According to dermatologist Dr. Dyall-Smith, lie bumps, or transient lingual papillitis, can occur due to gastrointestinal issues, stress, or hormonal fluctuations.

People with eczema, allergies, or asthma may experience these bumps more frequently than others. The white tongue spots can sometimes last several days and cause itching or a burning sensation.

12. Injury

When you accidentally bite the tip or side of your tongue, you may notice a blister filled with fluid that appears either clear or white. Such tongue injuries cause sharp pain and make your tongue highly sensitive to certain foods and heat.

According to Dr. Sumana Jothi on MedlinePlus, mouth sores resulting from tongue injuries are not always due to tongue biting. Improperly fitting dentures or a broken tooth may also cause them. In addition to fluid-filled blisters, biting the side of your tongue may also result in blood blisters.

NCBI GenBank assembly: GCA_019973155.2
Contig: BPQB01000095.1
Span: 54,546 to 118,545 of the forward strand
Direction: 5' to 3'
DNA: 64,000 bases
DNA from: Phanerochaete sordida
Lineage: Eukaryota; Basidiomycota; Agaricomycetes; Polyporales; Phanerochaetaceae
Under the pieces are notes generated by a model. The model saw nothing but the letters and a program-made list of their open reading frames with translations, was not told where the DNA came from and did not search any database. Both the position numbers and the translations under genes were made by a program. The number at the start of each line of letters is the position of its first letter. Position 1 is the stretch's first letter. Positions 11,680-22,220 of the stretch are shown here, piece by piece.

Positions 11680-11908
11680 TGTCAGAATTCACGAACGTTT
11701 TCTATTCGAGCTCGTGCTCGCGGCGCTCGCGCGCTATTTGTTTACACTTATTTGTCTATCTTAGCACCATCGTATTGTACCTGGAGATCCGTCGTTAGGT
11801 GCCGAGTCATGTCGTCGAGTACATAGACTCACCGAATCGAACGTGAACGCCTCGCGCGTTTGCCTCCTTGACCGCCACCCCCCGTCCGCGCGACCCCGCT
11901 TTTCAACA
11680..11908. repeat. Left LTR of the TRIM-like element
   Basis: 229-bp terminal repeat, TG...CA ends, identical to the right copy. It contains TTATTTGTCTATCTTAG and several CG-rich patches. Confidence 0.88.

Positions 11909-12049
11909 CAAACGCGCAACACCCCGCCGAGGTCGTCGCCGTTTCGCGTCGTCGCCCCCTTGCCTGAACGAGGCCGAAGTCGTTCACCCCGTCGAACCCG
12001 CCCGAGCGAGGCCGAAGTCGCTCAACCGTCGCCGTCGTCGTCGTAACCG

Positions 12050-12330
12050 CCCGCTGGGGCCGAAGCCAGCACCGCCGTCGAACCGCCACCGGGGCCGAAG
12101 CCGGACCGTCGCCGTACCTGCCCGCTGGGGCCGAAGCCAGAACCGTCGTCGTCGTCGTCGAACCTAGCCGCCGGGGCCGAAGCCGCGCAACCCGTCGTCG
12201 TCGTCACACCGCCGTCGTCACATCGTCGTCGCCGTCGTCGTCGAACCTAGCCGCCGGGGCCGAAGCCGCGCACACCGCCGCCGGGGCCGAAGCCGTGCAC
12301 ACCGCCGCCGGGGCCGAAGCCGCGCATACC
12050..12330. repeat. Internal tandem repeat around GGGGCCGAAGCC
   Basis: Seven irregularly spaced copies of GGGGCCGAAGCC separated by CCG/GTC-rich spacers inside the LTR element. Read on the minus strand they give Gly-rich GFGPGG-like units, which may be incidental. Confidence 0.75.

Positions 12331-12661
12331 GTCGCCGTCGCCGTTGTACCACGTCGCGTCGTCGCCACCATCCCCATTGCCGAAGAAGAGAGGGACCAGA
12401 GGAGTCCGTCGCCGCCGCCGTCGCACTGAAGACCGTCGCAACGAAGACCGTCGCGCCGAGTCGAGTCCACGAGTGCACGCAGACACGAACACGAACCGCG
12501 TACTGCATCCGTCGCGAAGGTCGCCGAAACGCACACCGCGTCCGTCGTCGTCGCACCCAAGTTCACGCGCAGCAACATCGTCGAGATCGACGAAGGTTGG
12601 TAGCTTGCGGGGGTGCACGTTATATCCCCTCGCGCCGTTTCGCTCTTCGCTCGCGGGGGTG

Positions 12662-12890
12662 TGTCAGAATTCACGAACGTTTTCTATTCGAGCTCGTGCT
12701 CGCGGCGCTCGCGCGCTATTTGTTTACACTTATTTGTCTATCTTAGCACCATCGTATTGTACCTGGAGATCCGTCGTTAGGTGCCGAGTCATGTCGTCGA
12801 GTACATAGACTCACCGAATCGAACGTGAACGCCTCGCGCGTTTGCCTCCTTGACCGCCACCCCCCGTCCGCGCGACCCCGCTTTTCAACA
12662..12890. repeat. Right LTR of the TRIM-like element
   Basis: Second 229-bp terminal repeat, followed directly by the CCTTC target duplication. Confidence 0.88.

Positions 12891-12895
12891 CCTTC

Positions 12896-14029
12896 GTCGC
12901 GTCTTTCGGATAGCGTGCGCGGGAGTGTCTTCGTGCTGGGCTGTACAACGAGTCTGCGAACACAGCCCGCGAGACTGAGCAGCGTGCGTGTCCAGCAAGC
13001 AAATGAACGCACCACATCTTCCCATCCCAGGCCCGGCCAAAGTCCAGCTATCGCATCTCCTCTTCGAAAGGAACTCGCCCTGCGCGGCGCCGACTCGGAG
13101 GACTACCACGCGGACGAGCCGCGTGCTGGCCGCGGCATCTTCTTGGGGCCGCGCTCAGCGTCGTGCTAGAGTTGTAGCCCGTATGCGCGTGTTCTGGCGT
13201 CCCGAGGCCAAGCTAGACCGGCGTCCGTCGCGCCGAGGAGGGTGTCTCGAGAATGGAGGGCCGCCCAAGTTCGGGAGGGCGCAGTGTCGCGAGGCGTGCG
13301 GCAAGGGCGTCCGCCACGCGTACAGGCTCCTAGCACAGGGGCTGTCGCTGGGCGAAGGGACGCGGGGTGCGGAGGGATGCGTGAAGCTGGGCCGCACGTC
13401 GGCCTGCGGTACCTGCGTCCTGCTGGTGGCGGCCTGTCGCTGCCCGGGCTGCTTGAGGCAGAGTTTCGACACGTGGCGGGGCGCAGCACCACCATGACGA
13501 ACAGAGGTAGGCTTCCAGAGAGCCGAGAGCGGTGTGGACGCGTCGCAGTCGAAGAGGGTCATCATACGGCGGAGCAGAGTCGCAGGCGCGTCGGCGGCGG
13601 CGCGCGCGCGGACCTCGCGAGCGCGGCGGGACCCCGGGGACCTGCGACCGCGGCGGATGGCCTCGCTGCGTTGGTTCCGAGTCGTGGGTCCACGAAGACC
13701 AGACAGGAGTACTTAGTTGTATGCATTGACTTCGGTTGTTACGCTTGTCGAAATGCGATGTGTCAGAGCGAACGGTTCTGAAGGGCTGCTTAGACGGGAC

White Spots on Tongue
White Spots on Tongue

12 Best Home Remedies for White Spots on Tongue

1. Oil Pulling with Coconut Oil

Oil pulling with coconut oil is an age-old remedy that has gained popularity for its numerous oral health benefits. Coconut oil contains lauric acid, a medium-chain fatty acid with potent antimicrobial properties.

When swished around in the mouth, it helps combat harmful bacteria and fungi, including those responsible for white spots on the tongue.

  • Take a tablespoon of organic virgin coconut oil.
  • Put the oil in your mouth, and swish it around gently for 15-20 minutes.
  • Be careful not to gargle or swallow the oil, as it will contain harmful microorganisms.